Though the colonists fought together with the British during the French and Indian Wars (1754-1763), tension between Britain and its colonies soon grew untenable.
Throughout the first several decades of its existence, the United States suffered relatively few combat casualties. That all changed during the Civil War, when the Union and Confederacy lost at least 618,000 men between them—and possibly many more—to bullets and disease.
In fact, it’s believed that more Americans were killed or wounded in one day of fighting at Antietam than in the entire War of 1812, itself the seventh-deadliest conflict in U.S. history. Since the Civil War, only World War II has come close in terms of American deaths, with 405,000.
American Civil Wars
Long-building tensions between the Northern and Southern States over slavery suddenly reached a climax after the 1860 election of Abraham Lincoln of the new anti-slavery Republican Party as U.S. President.
Southern states seceded from the U.S. and formed a separate Confederacy. Within the Confederate states, many U.S. forts with garrisons still loyal to the Union were cut off. Fighting started in 1861 when Fort Sumter was fired upon.
The American Civil War caught both sides unprepared. Neither the North’s small standing army nor the South’s scattered state militias were capable of winning a civil war.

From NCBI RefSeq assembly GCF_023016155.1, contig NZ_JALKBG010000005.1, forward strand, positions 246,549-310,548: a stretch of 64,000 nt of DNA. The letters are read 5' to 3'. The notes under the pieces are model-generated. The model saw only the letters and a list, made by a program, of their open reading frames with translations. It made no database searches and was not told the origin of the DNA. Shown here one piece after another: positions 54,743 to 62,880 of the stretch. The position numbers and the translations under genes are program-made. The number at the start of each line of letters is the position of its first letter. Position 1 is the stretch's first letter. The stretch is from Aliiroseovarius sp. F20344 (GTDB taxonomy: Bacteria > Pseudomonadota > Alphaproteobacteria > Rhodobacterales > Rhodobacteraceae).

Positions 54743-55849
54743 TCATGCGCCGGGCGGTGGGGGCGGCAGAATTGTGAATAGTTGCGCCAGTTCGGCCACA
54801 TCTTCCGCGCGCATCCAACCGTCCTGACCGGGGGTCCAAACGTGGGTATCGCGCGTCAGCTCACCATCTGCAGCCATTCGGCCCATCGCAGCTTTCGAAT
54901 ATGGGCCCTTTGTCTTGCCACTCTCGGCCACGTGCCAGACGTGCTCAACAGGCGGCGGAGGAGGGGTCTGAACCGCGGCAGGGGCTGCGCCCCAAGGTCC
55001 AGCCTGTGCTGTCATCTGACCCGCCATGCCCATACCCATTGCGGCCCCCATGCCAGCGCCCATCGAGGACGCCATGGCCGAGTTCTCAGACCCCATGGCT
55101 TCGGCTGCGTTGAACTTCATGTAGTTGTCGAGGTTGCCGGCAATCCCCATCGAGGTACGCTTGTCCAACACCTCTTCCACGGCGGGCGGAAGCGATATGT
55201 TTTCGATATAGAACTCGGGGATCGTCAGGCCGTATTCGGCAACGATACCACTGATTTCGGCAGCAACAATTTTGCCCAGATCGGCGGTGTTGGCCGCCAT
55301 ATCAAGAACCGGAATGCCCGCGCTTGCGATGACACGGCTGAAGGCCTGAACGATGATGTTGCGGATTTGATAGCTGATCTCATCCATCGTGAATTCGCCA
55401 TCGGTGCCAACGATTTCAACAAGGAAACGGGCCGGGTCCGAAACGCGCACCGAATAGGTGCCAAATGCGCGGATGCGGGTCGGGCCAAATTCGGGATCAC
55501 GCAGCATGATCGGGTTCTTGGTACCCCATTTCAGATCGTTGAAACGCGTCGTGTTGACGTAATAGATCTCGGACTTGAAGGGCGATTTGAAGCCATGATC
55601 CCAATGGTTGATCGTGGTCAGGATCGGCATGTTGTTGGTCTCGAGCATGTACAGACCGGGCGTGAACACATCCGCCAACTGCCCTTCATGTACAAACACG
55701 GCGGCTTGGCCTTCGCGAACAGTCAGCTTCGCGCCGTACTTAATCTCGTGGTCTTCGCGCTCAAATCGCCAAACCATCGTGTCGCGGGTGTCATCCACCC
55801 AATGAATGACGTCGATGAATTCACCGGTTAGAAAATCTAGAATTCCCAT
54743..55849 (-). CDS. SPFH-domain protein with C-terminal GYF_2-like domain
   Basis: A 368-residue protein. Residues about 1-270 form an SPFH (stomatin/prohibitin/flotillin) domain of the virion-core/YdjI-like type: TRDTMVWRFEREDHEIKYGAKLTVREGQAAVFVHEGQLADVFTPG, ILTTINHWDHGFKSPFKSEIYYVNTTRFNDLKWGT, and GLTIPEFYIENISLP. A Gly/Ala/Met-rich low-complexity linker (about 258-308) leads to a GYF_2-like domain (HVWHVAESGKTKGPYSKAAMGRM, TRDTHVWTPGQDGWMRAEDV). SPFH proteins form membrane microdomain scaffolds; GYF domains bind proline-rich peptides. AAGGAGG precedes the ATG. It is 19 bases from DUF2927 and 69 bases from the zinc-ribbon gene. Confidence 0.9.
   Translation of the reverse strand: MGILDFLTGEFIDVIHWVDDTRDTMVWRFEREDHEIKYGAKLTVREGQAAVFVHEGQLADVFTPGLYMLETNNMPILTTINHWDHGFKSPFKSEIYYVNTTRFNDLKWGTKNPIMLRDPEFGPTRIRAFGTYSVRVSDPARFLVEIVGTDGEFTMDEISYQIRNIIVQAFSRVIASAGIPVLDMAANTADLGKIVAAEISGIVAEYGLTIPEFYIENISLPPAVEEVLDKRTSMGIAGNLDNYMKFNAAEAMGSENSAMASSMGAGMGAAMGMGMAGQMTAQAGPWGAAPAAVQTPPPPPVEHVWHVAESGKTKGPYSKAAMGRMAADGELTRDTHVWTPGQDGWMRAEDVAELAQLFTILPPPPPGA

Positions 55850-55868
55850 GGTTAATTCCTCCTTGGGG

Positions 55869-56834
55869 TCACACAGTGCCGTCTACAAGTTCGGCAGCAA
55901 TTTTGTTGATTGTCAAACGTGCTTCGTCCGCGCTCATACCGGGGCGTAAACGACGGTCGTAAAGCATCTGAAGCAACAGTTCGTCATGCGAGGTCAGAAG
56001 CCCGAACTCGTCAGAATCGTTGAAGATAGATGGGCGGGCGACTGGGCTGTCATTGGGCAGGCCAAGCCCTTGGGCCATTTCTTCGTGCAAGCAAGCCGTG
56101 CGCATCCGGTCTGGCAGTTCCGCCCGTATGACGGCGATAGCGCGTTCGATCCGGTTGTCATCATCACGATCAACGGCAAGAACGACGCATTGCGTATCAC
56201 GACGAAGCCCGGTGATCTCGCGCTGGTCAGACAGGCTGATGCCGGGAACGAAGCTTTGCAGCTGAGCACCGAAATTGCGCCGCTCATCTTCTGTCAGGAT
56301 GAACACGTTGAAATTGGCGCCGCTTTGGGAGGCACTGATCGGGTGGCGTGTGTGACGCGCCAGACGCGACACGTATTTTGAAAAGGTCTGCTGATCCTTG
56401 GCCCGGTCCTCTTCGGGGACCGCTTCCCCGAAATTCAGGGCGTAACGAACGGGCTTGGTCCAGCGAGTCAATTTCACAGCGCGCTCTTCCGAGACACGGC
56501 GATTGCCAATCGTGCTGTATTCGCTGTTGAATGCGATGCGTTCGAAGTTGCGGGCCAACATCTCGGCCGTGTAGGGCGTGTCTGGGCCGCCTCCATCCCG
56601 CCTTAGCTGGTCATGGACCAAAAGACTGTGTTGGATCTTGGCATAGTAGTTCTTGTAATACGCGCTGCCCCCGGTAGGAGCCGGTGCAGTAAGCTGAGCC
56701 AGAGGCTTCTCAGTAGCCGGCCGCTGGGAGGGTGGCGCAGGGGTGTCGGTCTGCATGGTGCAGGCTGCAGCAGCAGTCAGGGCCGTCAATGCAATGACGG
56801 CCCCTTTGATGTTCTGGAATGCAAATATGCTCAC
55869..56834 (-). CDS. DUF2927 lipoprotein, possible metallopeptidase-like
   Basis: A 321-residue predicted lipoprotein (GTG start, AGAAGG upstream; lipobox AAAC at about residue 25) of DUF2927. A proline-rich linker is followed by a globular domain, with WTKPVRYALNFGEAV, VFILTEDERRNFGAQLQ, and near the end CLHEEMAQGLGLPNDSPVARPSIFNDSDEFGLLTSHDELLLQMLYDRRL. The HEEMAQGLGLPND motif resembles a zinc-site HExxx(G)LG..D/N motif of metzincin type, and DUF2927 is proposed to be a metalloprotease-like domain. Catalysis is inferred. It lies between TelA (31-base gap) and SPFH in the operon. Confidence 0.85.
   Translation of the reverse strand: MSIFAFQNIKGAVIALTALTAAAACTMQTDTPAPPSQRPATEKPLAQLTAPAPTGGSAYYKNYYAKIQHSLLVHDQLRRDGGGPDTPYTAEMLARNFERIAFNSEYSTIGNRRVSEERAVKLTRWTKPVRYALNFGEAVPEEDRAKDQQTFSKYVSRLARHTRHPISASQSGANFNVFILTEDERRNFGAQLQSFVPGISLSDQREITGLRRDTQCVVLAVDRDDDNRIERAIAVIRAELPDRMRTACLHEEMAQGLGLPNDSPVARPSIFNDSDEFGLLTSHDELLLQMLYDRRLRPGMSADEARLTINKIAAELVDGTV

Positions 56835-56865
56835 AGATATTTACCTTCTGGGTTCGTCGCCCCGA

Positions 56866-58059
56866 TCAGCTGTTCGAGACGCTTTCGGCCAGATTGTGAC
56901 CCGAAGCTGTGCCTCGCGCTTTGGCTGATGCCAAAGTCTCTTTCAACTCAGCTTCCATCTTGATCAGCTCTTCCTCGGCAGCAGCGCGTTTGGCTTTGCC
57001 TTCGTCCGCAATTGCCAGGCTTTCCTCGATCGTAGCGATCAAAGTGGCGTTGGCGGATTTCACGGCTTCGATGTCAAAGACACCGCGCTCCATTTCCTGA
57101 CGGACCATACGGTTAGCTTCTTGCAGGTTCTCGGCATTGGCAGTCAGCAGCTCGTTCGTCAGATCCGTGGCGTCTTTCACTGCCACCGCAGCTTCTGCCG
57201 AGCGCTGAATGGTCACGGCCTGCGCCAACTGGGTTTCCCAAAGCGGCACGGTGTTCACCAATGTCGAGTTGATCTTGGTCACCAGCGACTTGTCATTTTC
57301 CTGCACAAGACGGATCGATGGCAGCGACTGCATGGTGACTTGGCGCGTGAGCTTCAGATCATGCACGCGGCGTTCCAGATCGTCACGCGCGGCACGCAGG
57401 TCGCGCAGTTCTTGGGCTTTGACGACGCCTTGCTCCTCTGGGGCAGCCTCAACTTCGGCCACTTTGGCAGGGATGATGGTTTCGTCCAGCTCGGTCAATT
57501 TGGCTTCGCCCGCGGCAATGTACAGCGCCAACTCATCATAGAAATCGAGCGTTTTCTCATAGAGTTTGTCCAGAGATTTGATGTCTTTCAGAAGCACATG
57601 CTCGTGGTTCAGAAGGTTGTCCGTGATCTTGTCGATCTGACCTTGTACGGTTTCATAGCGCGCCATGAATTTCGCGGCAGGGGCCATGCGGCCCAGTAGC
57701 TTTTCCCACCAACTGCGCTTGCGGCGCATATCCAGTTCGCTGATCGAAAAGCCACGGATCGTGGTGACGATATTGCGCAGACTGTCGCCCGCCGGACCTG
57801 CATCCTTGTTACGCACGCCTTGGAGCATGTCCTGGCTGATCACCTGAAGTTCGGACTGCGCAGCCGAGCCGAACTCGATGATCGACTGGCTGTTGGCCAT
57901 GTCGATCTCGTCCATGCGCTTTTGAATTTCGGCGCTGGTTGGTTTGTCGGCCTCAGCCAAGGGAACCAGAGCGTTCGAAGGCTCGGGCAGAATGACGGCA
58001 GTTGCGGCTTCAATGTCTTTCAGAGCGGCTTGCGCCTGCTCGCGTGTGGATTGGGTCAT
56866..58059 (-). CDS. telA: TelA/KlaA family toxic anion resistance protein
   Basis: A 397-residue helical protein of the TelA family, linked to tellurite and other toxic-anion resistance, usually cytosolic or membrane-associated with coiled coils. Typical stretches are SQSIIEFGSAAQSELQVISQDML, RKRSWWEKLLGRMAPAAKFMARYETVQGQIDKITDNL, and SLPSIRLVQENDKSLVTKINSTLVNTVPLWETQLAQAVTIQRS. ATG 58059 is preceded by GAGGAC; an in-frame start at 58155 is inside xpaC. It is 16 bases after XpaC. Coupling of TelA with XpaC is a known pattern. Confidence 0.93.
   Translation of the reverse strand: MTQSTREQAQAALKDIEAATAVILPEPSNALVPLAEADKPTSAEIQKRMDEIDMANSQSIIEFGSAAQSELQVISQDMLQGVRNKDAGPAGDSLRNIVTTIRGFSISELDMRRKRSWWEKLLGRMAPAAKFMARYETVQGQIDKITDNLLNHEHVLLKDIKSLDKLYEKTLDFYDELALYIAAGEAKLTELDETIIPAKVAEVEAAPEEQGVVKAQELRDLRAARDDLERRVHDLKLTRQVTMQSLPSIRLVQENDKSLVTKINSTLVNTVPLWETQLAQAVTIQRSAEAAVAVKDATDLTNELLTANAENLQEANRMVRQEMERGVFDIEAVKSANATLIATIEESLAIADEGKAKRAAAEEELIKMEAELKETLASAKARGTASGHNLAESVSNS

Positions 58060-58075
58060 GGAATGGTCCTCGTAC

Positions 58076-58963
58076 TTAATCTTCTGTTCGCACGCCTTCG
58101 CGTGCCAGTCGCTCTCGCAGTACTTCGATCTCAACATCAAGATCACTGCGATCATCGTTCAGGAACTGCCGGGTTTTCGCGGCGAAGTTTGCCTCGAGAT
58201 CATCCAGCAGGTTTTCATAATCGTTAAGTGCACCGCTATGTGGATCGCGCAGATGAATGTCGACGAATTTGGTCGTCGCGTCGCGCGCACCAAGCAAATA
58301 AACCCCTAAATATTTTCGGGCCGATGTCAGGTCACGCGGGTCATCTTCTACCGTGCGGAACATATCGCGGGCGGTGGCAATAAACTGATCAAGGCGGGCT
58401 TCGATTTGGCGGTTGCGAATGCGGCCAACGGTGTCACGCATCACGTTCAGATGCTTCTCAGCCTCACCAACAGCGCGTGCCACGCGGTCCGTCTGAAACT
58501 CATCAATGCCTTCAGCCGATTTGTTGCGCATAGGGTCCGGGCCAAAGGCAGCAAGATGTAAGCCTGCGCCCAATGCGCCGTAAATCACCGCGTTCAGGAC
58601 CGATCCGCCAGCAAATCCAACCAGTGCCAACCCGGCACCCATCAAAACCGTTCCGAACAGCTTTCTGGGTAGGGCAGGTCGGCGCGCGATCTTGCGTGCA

Both sides raced to raise armies — larger than any U.S. forces before — first with repeated calls for volunteers, but eventually resorting to unpopular large-scale conscription for the first time in U.S. history
Indian Wars (1865–91)
After the Civil War, population expansion, railroad construction, and the disappearance of the buffalo herds heightened military tensions on the Great Plains.
Several tribes, especially the Sioux and Comanche, fiercely resisted confinement to reservations. The main role of the Army was to keep indigenous peoples on reservations and to end their wars against settlers and each other, William Tecumseh Sherman and Philip Sheridan were in charge.
As settlement sped up across the West after the transcontinental railroad was completed in 1869, clashes with Native Americans of the Plains and southwest reached a final phase.
Causes Of Life During World War II
The military’s mission was to clear the land of free-roaming Indians and put them onto reservations. The stiff resistance of battle-hardened, well-armed mounted Indian warriors resulted in the Indian Wars.
A famous victory for the Plains Nations was the Battle of the Little Big Horn in 1876, when Col. George Armstrong Custer and two hundred plus members of the 7th Cavalry were killed by a force consisting of Native Americans from the Lakota, Northern Cheyenne, and Arapaho nations. The last significant conflict came in 1891.
Spanish–American War (1898)